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Re-exploring Intimacy After a Mastectomy

Re-exploring Intimacy After a Mastectomy

Let's talk about sex and intimacy. Having a mastectomy due to a cancer diagnosis or preventative action means you're going to have to re-explore your body and what it means to be intimate with someone. Your body is going to undergo a drastic change when you have a mastectomy and it's okay to wonder how that's going to impact every aspect of your life, including your intimate life.

Changes with a partner

If you're in a relationship, it's normal to have concerns about how your partner will respond to the changes in your body. Chances are, they're still going to find you as attractive as before your procedure. But it's not out of the ordinary to have insecurities arise while you get used to the new you. Don't beat yourself up for going through this. 

Give yourself the time and grace you need to get used to your new look. You may be insecure at first, but the more you live with your new body the more you will begin to see how beautiful and healthy it is. As your insecurities melt away over time, your confidence will skyrocket brining along a new sense of attraction and intimate confidence. 

While this happens, it's more important than ever to communicate with your partner about how you're feeling, and what they can do to support you while you regain your confidence and security in your body. Give them clear examples like, "it makes me feel attractive when you tell me I look nice. That helps me feel more secure about what I'm going through."

If you find you're having trouble getting to a point where you feel secure with your scars and new shape, or your partner isn't being supportive, it might be worth speaking with a professional about how you can breach this new territory in a healthy way. 

  • Allow yourself to heal emotionally 
  • Be open and honest about what you need from your partner 
  • Speak with a professional if you're having trouble accepting your new shape or your partner is unsupportive  

Dating after a mastectomy 

Let's be honest. Dating new people can be awkward and intimidating for anyone. Throw in needing to have a discussion about what things are going to be like when you get to a point of physical intimacy after a mastectomy and you have a whole new level of complexity.

Luckily, as you begin to get close with someone, a discussion about your past is almost inevitable. This should give you an easy avenue to bring up your surgery and breach the topic to set expectations. It's important that you discuss this topic only when you feel comfortable doing so. For some women, this could be on the first date. For others, it could be later on when you get to a point of mutual trust. Follow your gut, and know that any person who has an issue with you pursing a healthy and vibrant life doesn't deserve a place in your life in the first place.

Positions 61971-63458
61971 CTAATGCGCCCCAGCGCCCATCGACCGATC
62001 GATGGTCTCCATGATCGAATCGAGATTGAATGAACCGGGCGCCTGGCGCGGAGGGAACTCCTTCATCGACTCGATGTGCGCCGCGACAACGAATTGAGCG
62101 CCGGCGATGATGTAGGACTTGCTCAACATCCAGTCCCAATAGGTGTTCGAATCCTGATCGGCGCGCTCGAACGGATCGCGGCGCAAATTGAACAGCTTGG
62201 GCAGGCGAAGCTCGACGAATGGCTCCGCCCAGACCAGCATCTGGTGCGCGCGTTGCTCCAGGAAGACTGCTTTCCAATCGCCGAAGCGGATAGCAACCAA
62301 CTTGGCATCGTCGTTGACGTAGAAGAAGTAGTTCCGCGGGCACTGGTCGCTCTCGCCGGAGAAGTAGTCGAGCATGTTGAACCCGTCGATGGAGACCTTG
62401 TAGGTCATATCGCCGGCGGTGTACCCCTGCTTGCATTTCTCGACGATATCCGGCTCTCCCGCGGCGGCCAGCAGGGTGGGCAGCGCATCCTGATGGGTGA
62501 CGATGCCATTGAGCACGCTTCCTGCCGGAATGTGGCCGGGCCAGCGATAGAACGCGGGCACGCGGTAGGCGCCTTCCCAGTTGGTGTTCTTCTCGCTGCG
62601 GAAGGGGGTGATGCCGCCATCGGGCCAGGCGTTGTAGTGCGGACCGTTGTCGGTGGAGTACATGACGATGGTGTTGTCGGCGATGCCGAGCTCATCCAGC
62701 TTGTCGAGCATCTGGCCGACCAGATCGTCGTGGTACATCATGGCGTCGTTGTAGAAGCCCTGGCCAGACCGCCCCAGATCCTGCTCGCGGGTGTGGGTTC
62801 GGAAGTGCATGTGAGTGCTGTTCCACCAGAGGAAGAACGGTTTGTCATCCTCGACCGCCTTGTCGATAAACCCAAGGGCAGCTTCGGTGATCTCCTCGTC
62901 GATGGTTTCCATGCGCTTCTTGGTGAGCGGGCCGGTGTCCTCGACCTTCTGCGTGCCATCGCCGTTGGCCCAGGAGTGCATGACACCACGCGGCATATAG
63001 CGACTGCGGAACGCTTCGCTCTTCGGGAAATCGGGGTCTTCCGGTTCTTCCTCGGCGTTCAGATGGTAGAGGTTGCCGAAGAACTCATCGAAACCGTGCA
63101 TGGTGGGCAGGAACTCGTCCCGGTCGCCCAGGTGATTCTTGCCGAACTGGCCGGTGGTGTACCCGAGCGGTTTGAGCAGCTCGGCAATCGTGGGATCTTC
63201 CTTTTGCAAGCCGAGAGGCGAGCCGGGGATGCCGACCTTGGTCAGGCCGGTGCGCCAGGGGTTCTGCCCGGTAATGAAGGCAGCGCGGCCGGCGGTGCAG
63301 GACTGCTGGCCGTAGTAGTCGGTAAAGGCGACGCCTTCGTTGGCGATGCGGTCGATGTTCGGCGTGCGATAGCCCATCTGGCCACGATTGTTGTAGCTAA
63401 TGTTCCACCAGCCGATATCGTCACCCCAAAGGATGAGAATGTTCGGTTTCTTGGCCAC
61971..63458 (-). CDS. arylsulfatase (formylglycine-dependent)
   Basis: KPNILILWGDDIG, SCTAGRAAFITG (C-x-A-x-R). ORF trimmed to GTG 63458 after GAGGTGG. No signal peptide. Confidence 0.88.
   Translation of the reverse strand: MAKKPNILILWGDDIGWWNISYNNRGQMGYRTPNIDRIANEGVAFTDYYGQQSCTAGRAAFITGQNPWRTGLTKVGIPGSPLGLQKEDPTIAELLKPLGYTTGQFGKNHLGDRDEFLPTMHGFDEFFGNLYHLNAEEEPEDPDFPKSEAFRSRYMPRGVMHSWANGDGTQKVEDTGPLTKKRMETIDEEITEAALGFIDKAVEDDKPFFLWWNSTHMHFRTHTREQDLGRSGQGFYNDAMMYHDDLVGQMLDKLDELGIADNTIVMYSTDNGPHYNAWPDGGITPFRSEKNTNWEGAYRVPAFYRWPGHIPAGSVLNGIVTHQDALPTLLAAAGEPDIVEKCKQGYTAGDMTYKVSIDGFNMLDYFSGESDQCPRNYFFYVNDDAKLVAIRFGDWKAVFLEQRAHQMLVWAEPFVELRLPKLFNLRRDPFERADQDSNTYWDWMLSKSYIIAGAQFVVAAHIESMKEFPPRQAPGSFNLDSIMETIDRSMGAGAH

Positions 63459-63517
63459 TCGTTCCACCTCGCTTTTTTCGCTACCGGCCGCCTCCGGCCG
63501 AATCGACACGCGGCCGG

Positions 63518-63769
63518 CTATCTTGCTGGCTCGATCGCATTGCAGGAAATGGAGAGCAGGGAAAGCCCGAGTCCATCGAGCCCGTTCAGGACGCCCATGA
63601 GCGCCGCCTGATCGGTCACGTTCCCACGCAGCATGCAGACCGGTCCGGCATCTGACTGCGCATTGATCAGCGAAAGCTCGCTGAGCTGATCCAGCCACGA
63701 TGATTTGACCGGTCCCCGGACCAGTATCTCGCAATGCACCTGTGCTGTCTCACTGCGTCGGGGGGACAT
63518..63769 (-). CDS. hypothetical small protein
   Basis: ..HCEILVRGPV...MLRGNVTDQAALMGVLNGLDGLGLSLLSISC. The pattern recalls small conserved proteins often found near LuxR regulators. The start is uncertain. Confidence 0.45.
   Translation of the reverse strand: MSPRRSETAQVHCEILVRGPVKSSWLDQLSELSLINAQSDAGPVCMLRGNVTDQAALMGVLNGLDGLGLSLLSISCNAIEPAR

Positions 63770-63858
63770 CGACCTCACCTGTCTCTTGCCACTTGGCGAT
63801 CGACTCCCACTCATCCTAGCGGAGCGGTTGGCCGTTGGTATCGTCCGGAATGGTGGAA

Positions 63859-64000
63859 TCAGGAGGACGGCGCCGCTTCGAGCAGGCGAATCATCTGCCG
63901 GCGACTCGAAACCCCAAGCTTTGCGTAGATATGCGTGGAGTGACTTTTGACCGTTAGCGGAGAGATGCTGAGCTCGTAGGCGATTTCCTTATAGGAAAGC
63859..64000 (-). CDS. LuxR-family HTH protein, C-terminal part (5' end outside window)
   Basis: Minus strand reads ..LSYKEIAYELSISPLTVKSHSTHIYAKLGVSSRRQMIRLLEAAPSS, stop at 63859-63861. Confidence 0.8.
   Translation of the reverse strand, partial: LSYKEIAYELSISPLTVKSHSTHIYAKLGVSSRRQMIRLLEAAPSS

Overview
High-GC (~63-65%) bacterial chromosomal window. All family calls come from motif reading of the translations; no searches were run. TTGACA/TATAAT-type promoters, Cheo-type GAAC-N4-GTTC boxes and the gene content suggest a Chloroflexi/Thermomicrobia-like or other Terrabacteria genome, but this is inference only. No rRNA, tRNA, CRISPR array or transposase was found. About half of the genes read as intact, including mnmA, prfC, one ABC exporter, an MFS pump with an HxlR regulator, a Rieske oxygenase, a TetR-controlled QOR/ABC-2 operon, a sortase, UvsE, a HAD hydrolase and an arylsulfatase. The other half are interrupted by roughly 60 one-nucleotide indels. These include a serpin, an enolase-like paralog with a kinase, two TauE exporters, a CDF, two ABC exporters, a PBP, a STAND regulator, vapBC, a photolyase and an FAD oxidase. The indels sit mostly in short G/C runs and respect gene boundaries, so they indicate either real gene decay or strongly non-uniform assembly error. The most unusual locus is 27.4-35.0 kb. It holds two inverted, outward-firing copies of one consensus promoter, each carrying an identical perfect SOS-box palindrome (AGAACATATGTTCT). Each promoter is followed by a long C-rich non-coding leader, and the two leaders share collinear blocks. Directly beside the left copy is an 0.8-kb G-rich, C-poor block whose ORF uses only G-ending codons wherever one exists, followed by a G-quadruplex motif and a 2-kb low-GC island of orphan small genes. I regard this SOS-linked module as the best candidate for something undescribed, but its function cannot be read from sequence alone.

• Breach the topic only when you're ready 
  • Be honest and straightforward about what they can expect 
  • Know that anyone worth being in your life will have no concerns with your scars or shape
  • Speak with a professional if you're feeling anxious about dating after your procedure

Feeling and touch after a mastectomy 

Most people know that the chest and nipple areas are highly sensitive and often a source of pleasure during intimate time. One of the downsides of undergoing a mastectomy is that you will lose most feeling in these areas and, in some cases, lose the nipple entirely. 

While this is an unfortunate part of the process, it creates a great opportunity to explore new ways to connect with your partner. Over time, you may begin to regain some of the feeling in your chest area, but the majority of the nerve pain will likely be permanent. 

It's up to you to decide if you'd like your partner to continue to focus on the chest area during your time together. For some women, attention to their chest can serve as reassurance that their partner still loves their new shape, while for others it's preferred to focus on other areas that bring more excitement. Take the time you need to explore and test so you can decide what works best for you and your partner with your new body. 

  • You may lose most feeling in your chest 
  • Decide if you want your partner to focus on your chest, or new areas
  • Try new things so you can find out what intimacy looks like for you post-op

At the end of the day, only you know what works for you and your body. Be sure to communicate, give yourself the time you need to heal (both physically and emotionally), and don't be afraid to talk to someone if you're having trouble getting back to a point of self-confidence. You've undergone a massive hurdle in your life, and it's important to remember that people cope and adjust at different speeds.

Keep your head up and know that you're beautiful and deserving of everything you want in life.

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